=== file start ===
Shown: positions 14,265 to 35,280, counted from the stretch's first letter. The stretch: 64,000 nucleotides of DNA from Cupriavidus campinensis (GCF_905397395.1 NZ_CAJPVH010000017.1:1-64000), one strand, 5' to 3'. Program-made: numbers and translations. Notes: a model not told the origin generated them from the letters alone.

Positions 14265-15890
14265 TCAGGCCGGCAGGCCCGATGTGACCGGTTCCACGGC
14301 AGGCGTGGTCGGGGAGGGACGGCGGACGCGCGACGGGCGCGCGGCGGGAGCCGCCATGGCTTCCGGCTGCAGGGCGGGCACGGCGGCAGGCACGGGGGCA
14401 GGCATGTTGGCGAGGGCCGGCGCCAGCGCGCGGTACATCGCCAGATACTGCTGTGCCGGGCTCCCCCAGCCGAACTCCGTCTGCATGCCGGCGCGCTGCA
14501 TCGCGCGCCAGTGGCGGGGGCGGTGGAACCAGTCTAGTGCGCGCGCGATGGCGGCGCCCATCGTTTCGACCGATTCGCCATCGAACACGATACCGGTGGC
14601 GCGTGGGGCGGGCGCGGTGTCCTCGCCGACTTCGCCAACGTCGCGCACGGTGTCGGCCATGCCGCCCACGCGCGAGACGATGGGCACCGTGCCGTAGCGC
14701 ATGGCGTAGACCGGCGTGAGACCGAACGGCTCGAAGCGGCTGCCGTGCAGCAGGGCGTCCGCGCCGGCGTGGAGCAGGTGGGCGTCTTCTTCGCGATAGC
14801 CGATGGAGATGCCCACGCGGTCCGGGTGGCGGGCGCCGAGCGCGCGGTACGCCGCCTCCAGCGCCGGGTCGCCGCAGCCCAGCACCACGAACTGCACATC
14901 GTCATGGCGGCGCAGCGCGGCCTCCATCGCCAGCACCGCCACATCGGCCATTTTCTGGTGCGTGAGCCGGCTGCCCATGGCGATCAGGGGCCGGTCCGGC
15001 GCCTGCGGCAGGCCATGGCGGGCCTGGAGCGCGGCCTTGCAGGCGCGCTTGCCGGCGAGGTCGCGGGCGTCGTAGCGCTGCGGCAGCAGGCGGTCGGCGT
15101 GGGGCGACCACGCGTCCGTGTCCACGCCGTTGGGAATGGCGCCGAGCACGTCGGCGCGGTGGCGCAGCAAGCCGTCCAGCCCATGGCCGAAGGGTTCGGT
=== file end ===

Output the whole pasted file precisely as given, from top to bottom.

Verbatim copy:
Shown: positions 14,265 to 35,280, counted from the stretch's first letter. The stretch: 64,000 nucleotides of DNA from Cupriavidus campinensis (GCF_905397395.1 NZ_CAJPVH010000017.1:1-64000), one strand, 5' to 3'. Program-made: numbers and translations. Notes: a model not told the origin generated them from the letters alone.

Positions 14265-15890
14265 TCAGGCCGGCAGGCCCGATGTGACCGGTTCCACGGC
14301 AGGCGTGGTCGGGGAGGGACGGCGGACGCGCGACGGGCGCGCGGCGGGAGCCGCCATGGCTTCCGGCTGCAGGGCGGGCACGGCGGCAGGCACGGGGGCA
14401 GGCATGTTGGCGAGGGCCGGCGCCAGCGCGCGGTACATCGCCAGATACTGCTGTGCCGGGCTCCCCCAGCCGAACTCCGTCTGCATGCCGGCGCGCTGCA
14501 TCGCGCGCCAGTGGCGGGGGCGGTGGAACCAGTCTAGTGCGCGCGCGATGGCGGCGCCCATCGTTTCGACCGATTCGCCATCGAACACGATACCGGTGGC
14601 GCGTGGGGCGGGCGCGGTGTCCTCGCCGACTTCGCCAACGTCGCGCACGGTGTCGGCCATGCCGCCCACGCGCGAGACGATGGGCACCGTGCCGTAGCGC
14701 ATGGCGTAGACCGGCGTGAGACCGAACGGCTCGAAGCGGCTGCCGTGCAGCAGGGCGTCCGCGCCGGCGTGGAGCAGGTGGGCGTCTTCTTCGCGATAGC
14801 CGATGGAGATGCCCACGCGGTCCGGGTGGCGGGCGCCGAGCGCGCGGTACGCCGCCTCCAGCGCCGGGTCGCCGCAGCCCAGCACCACGAACTGCACATC
14901 GTCATGGCGGCGCAGCGCGGCCTCCATCGCCAGCACCGCCACATCGGCCATTTTCTGGTGCGTGAGCCGGCTGCCCATGGCGATCAGGGGCCGGTCCGGC
15001 GCCTGCGGCAGGCCATGGCGGGCCTGGAGCGCGGCCTTGCAGGCGCGCTTGCCGGCGAGGTCGCGGGCGTCGTAGCGCTGCGGCAGCAGGCGGTCGGCGT
15101 GGGGCGACCACGCGTCCGTGTCCACGCCGTTGGGAATGGCGCCGAGCACGTCGGCGCGGTGGCGCAGCAAGCCGTCCAGCCCATGGCCGAAGGGTTCGGT